After being unanimously selected last November, the University of New Mexico’s first female President Garnett S. Stokes had her historic moment during the 31st anniversary of Women’s History Month, as she began her term on March 1.

Stokes has been a “first” several times, she said.

She was a first-generation college student, first permanent female head of psychology at the University of Georgia, the first female dean of the Franklin College of Arts and Sciences at UGA and the first female provost at Florida State University.

“I know how much seeing women achieve such high levels of academic leadership has meant to students, staff, faculty and alumni at each of my previous institutions,” she said. “At UNM, it seems to be even more special. I have had so many people express their genuine excitement to see a woman in such an important leadership role in the state.”

Erin Kerwin, a third year psychology major, said it’s about time UNM had its first female president.

“A woman was finally chosen, because she was better for the job,” Kerwin said. “It’s significant…It shows progress.”

Stokes said younger girls feel liberated by seeing women in powerful leadership positions.

“It helps young girls expand their thinking about what their own careers and lives can look like — there is an empowerment that comes from knowing what is possible,” Stokes said.

Having women in such roles “normalizes success for (young women) and shows them how successful they can be and the success that they should be able to reach,” Kerwin said.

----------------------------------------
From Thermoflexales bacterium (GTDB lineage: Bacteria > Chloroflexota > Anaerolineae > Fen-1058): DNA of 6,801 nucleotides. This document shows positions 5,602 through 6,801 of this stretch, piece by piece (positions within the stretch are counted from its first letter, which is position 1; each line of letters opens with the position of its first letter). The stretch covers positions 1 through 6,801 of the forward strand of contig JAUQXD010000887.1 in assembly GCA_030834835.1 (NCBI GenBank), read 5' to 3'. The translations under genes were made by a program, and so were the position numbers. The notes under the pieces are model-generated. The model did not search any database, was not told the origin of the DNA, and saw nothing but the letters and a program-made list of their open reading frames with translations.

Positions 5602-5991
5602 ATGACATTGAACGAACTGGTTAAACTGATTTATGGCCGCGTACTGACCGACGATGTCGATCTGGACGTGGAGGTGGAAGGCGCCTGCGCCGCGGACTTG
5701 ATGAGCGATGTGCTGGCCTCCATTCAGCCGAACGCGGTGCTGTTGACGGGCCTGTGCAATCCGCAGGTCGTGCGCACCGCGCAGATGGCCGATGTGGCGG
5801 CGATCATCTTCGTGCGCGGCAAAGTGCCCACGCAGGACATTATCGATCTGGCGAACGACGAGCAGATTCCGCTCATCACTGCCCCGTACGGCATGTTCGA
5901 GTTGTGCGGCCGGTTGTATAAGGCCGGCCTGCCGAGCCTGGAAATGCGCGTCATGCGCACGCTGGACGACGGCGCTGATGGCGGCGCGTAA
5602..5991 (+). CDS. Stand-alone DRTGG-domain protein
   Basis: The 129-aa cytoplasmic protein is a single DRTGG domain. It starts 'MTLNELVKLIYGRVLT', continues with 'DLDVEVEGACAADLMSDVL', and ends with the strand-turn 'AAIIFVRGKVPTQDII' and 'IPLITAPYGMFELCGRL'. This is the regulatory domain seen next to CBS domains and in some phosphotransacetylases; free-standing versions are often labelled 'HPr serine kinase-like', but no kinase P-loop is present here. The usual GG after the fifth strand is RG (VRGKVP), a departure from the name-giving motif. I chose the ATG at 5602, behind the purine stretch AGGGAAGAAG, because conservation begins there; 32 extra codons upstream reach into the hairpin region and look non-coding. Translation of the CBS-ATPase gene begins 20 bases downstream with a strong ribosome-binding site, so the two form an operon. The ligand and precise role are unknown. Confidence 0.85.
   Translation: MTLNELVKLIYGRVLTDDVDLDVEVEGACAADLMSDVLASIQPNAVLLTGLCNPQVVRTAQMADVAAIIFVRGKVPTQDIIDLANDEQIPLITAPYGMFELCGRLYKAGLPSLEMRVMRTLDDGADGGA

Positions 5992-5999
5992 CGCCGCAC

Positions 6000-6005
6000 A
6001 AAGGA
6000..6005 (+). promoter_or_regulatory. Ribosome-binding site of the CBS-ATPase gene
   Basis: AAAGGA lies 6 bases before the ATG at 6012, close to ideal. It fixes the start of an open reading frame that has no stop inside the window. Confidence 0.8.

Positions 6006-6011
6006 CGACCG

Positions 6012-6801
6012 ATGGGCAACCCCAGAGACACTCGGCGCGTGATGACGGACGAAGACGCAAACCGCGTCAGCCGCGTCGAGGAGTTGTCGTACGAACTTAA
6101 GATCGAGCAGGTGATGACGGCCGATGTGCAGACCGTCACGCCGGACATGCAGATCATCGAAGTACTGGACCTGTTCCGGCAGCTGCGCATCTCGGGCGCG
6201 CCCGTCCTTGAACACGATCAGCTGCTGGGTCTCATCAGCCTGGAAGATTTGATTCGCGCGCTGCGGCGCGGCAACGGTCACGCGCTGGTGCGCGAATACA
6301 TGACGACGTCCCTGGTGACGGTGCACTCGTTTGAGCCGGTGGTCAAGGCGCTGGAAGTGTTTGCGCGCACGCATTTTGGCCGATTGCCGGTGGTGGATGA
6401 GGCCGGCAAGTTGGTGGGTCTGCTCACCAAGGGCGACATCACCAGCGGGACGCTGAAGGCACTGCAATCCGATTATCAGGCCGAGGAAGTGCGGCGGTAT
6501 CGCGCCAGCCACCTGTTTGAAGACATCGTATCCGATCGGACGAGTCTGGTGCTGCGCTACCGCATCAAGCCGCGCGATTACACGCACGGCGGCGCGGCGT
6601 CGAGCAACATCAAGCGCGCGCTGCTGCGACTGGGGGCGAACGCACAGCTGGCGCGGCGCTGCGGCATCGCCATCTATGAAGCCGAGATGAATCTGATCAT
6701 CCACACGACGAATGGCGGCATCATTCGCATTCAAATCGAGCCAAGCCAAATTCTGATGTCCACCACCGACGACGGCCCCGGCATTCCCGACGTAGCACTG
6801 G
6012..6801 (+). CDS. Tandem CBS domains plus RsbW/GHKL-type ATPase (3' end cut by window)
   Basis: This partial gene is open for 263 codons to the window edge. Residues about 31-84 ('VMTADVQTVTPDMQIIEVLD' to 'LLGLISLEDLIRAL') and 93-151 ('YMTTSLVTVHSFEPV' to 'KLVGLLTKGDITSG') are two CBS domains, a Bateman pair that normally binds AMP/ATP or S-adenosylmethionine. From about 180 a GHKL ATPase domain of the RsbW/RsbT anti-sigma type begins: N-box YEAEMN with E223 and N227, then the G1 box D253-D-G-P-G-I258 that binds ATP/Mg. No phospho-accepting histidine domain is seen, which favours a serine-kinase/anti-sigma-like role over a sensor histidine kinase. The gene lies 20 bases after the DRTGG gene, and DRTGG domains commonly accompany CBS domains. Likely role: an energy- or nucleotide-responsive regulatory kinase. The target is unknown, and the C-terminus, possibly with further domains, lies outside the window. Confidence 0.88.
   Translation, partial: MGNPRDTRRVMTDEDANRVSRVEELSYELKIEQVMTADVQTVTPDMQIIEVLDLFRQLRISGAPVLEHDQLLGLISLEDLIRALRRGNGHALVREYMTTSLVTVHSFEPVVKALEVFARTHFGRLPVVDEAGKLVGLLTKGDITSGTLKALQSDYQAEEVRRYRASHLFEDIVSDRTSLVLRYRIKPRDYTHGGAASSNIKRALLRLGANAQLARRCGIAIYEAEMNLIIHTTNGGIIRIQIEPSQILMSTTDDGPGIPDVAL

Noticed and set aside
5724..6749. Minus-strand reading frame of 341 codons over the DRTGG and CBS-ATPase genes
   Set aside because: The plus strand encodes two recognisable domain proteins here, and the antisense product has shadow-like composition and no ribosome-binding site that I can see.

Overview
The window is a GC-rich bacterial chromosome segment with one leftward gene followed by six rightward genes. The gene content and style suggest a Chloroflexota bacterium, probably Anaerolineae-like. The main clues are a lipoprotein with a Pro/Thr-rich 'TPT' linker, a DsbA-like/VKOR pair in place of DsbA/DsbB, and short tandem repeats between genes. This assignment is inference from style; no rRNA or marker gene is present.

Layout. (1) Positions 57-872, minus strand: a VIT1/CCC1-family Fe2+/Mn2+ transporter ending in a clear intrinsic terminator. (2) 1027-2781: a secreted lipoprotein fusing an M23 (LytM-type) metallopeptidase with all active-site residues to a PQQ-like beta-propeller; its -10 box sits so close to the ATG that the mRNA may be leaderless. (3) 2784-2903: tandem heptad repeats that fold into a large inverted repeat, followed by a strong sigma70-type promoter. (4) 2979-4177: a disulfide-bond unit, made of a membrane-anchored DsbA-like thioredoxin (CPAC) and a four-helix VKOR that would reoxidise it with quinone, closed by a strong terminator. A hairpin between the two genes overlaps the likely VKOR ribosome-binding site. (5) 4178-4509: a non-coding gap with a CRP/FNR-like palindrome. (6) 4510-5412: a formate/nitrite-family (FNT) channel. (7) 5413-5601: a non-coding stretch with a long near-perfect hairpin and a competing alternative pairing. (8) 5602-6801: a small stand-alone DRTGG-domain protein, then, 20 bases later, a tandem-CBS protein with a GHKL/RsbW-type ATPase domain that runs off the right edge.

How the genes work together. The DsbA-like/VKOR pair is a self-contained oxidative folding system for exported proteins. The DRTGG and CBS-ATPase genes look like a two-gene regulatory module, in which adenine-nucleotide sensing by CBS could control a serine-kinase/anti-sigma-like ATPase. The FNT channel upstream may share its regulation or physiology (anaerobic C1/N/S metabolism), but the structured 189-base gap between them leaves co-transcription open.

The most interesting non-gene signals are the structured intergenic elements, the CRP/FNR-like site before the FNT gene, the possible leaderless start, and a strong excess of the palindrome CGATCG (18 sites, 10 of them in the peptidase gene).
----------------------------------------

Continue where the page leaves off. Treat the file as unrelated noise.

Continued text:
Stokes said she has always derived influence from other women.

Growing up, she was influenced by her mother as well as women she saw on television and became inspired by female political leaders, she said.

“I can see clearly the extent to which characteristics and strengths that I learned from my mother have been instrumental to my success,” Stokes said. “I also had a very close friend, Dr. Rosanne Lorden, who I went to graduate school with and who was a few years older than me, who had a big impact on me.”

Stokes plans on spending her first few weeks at UNM getting to know campus, but she doesn’t have any definitive plans except for getting to know the several external and internal constituents that love the University, she said.

“This is a wonderful University, and I am sure over the course of the next several months, I will be launching some initiatives designed to enhance the experience and success of our students, support our faculty and staff and strengthen UNM’s ties to Albuquerque and throughout New Mexico,” she said. “It’s too early to be too definitive, because I need to listen to the community and make sure I understand the areas of greatest need.”

Stokes’ advice to students is: education is life-changing in sometimes unforeseen ways and may open doors that are often unexpected.

“Our students are the future,” she said. “There is much reason to be hopeful that our students will solve problems previous generations have found to be intractable.”

Shayla Cunico is a culture reporter with the Daily Lobo. She can be contacted at or on Twitter @ShaylaCunico.